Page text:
In an October 28th, 2017 article in the New York Times, “Virtual Reality Gets Naughty,” Alyson Krueger writes about the pornography industry’s deep dive into virtual reality. Despite what you may feel about the ethical issues with the pornography industry, the article is a fascinating read. In particular, it is interesting because of how far the industry is driving the technology and how what they do will affect many other industries.
I am not very interested in considering most of the article, as it relates to pornography. However, towards the end of the article the author began to touch on some very possible applications for the technology that would provide new opportunities for education.
Colleges across the country are dealing with the new implications of Title IX and how it applies to discrimination and harassment based on gender. A significant struggle is how to educate students about these issues in way that has meaning to them and is effective. Virtual reality may be the solution for this. In the column the author writes, “What if we had young people watch videos where they practice consent or practice identifying at-risk behaviors?” I think that this is a brilliant idea. Putting young people in a “live” situation, while they are completely sober, allows them to view the scenario from a different perspective. They are not pressured by peers or by alcohol. They can get the practice necessary to be comfortable asking for consent, giving consent or refusing consent. As important, young people can practice what to do in situations where consent is not given, but pressure if placed on them to give it. In this case they can be empowered to state their choice and leave the situation. Hopefully, those who would continue to pressure for consent, can also see the clear effect that has on the other person.
The article also discusses other opportunities for virtual reality, augmented reality and even robots involved with augmented reality. The author gives an example of people who return from war zones with PTSD. Being able to place the victims in the location(s) that the trauma occurred may allow them to confront these memories. Perhaps, it can even be used to help others understand the trauma that soldiers have suffered and from that be helpful in their healing.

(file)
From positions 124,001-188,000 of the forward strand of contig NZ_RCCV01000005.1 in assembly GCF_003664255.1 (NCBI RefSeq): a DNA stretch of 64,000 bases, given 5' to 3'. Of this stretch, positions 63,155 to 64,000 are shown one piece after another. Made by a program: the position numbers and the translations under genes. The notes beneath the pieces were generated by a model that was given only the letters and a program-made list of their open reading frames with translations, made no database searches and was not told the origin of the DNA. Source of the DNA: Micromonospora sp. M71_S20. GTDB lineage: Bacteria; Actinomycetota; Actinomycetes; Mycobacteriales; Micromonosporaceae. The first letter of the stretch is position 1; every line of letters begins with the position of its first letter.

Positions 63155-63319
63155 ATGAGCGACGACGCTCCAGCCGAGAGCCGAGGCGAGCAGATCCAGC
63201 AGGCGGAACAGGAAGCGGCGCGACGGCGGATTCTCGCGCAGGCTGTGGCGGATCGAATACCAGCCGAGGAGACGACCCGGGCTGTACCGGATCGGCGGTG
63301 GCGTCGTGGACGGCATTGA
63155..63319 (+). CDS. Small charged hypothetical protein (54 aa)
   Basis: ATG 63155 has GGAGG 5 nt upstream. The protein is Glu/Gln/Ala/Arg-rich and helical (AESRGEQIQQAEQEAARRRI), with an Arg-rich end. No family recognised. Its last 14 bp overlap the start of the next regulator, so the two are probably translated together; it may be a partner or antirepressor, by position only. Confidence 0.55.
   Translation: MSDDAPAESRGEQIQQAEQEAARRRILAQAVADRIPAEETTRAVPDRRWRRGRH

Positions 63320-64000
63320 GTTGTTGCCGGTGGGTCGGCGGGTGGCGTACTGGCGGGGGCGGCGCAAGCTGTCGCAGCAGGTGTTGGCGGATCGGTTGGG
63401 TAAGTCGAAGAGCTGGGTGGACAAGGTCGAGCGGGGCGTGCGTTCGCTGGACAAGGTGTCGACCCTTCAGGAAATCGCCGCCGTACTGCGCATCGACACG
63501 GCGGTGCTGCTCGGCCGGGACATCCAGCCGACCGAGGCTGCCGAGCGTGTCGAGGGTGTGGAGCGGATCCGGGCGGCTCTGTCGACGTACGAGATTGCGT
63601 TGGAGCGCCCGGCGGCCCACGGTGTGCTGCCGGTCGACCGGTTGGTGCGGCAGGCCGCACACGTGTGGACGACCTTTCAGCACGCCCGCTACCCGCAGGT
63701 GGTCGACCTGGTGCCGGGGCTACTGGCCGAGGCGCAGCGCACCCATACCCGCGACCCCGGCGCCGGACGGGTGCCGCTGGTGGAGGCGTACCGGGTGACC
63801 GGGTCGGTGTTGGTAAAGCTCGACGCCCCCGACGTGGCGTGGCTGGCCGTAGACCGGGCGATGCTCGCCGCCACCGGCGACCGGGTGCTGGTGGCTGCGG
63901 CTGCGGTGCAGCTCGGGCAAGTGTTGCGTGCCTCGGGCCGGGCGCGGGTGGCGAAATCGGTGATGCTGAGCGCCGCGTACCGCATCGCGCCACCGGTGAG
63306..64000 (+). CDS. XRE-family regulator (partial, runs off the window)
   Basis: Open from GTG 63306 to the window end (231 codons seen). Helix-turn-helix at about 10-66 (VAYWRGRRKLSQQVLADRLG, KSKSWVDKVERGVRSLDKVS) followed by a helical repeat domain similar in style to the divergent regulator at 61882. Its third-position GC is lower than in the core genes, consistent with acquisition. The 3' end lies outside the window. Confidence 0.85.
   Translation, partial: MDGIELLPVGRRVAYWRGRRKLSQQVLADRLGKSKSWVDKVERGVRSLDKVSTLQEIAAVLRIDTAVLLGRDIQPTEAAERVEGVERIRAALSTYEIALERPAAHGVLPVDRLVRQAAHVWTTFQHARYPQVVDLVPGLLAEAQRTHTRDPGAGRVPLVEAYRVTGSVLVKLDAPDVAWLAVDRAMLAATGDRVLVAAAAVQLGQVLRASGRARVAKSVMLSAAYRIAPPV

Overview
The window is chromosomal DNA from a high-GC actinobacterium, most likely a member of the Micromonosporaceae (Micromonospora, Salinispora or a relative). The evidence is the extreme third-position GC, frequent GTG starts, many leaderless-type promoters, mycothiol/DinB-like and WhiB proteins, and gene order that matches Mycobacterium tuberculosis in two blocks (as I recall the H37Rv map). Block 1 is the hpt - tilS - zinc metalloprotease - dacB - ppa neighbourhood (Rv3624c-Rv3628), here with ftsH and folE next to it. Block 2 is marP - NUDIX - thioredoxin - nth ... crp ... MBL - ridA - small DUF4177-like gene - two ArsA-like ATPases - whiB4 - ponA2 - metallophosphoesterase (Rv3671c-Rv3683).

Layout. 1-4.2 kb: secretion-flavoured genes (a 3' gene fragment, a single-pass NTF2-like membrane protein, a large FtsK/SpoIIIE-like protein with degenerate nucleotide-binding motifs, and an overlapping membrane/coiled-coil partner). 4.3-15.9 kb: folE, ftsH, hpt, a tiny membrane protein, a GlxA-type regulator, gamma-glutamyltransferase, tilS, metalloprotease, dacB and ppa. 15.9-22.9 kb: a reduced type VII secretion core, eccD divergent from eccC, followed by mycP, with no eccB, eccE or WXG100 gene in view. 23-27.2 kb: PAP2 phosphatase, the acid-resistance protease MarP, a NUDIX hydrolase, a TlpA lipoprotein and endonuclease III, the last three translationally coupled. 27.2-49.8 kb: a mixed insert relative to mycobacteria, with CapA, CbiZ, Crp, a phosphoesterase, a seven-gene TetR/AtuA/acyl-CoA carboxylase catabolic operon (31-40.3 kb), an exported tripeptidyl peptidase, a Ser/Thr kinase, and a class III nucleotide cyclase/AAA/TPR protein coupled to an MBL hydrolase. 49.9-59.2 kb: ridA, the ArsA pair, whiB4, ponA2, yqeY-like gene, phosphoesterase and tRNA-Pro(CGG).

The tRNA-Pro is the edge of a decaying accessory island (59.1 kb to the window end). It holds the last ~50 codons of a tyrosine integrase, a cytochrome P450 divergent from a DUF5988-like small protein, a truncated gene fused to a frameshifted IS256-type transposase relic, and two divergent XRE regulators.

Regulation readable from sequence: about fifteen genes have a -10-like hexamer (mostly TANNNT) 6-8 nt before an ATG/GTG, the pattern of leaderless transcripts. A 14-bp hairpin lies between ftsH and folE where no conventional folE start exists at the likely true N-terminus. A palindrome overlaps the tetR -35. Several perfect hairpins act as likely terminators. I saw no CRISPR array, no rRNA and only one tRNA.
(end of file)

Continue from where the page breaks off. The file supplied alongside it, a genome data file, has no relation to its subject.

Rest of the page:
Why does VR have a better chance at helping with these issues than the standard types of training and counseling? Because it creates an experience for the user. Watching PowerPoint slides along with 40 to 50 other people does not put someone in the moment. This is particularly true of high school age students, who may be too immature to appreciate what they are being taught. Even watching friends act out scenes (which is a common training method for sexual harassment and consent) does not put people in the exact situation. It does not give them the same experience. It is very easy to sit in an audience while the scene is going on and check your Facebook page, or in the case of younger students, laugh at what is going on. Being a virtual bystander in a room while this is occuring provides an entirely different experience. They hear the words, they see the behavior and they have the opportunity to react to it and step in. Their friends are not sitting next to them, so they don’t have to worry about what they are thinking.
As an integrator, designer or video producer, we all have great opportunities here to engage in very interesting and exciting new opportunities. In addition to being able to make a profit in a new market, you also have the opportunity to be involved in doing some real good for people. The opportunities I have written about are only a small part of what educational institutions around the country will be doing with these technologies over the next several years. By developing an expertise in your organization in developing videos, designing equipment and more importantly, helping to design the experience, you can set yourself up for a profitable and exciting market niche.